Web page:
Bixler Library is developing a collection relating to artists’ books, and you can see some of these materials in the current book display, “Artists’ Books: Selections from the Bixler Library Collection.”   A select bibliography has been prepared to accompany the Bixler Library Display. Select Bibliography

(Left) Riva Castleman’s A Century of Artists Books (Museum of Modern Art, 1994) was one of the first comprehensive exhibitions and accounts reflecting the duality of the book and art object.








What are artists’ books?

Artists’ books defy a single definition, but generally an artist’s book is readily identified because the artist uses the book form, (considered in a broad sense), as the primary mode of expression. Artists’ books are often unconventional works that come into being as a book. Pictured left, J. Meejin Yoon’s Absence is “both a book and a sculptural object. Absence is a memorial to the twin towers of the World Trade Center. Yoon…created a non-architectural, non site-specific space of remembrance: a portable personal memorial in the form of book.” Artist’s website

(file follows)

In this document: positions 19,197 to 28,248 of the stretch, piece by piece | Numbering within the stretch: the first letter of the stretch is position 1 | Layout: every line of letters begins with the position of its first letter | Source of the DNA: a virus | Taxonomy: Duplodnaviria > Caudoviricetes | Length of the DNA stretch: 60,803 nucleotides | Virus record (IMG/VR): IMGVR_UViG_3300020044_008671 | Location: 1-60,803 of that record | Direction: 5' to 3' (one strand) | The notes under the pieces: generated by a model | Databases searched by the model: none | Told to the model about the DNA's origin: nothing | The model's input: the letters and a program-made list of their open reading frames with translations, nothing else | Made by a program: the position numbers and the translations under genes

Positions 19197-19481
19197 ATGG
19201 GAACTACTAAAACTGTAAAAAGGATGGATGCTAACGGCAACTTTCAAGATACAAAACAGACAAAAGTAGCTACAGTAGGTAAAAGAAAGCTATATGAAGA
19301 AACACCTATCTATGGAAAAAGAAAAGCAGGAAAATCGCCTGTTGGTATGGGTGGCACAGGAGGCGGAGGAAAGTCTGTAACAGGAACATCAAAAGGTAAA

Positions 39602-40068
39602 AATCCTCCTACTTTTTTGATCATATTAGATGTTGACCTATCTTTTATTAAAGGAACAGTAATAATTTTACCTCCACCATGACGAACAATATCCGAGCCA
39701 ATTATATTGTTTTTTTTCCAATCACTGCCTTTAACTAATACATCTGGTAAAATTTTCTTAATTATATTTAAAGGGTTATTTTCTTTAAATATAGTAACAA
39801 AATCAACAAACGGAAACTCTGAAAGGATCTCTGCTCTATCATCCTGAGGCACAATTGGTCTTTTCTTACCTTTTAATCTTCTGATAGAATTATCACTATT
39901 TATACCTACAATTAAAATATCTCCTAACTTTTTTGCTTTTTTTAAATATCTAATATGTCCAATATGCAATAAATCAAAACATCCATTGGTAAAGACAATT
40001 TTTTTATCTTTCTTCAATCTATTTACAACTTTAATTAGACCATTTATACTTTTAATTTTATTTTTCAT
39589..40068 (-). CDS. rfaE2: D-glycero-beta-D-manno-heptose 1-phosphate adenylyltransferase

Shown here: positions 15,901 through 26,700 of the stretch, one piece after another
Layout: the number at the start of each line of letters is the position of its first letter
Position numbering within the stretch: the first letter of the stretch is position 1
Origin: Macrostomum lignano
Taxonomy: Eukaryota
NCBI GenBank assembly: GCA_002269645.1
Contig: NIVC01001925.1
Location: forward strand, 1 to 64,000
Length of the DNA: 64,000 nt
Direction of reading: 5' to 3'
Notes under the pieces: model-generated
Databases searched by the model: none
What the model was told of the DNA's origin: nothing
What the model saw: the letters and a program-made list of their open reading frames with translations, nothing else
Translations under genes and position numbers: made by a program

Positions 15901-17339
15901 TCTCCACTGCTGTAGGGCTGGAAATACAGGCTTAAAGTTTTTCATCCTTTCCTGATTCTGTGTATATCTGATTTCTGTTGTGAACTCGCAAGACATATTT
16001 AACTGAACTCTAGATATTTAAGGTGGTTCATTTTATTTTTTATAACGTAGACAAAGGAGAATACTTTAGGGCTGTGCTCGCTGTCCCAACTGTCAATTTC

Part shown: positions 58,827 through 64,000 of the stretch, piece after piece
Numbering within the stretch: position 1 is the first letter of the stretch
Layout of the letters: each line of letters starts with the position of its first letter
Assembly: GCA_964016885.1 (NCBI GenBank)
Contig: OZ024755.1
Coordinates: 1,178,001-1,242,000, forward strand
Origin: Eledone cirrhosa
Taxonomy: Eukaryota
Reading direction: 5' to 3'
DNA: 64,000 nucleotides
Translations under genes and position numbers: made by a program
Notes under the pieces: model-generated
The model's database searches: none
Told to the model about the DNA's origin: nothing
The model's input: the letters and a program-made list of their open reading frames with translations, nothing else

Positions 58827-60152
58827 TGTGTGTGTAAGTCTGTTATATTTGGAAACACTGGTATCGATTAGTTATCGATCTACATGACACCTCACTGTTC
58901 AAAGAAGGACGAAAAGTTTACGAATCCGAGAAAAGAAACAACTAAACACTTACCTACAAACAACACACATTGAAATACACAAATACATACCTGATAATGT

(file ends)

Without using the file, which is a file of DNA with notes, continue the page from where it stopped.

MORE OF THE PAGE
Artists’ books range from inexpensive multiples to one-of-a-kind artifacts and make use of every imaginable design, production and reproduction technology. They take a wide variety of forms, such as zines, pop-up books, photobooks, or broadsides, featuring unusual bindings, fore-edge paintings, accordion folds, vibrant typography or illustrations, fine art photography and printing techniques, or sculptural elements

(Below, Left) Artists Enrique Chagoya and Guillermo Gómez-Peña collaborated on the artists’ book Codex Espagnliensis. This “post-Columbian Spanglish CODEX is a minute contribution to the creation of a new Chicano/Mexicano aesthetic.” Moving Arts Press/Gómez-Peña 

(Below, Right) Fore-edge painting is a time-honored technique associated with antiquarian books, to reveal visual stories via paintings on the edges of the book pages. Contemporary art publications also utilize this technique to enhance the design, impact and to draw the reader into the contents within, as demonstrated by JR: Can Art Change the World (Phaidon, 2015)






Academic conferences, artists’ book fairs, journal articles, and books about artist’s books abound, and colleges like Colby are teaching artist’s books in the studio, studying them in the classroom, and collecting them in their libraries.

Margaret Ericson, Arts Librarian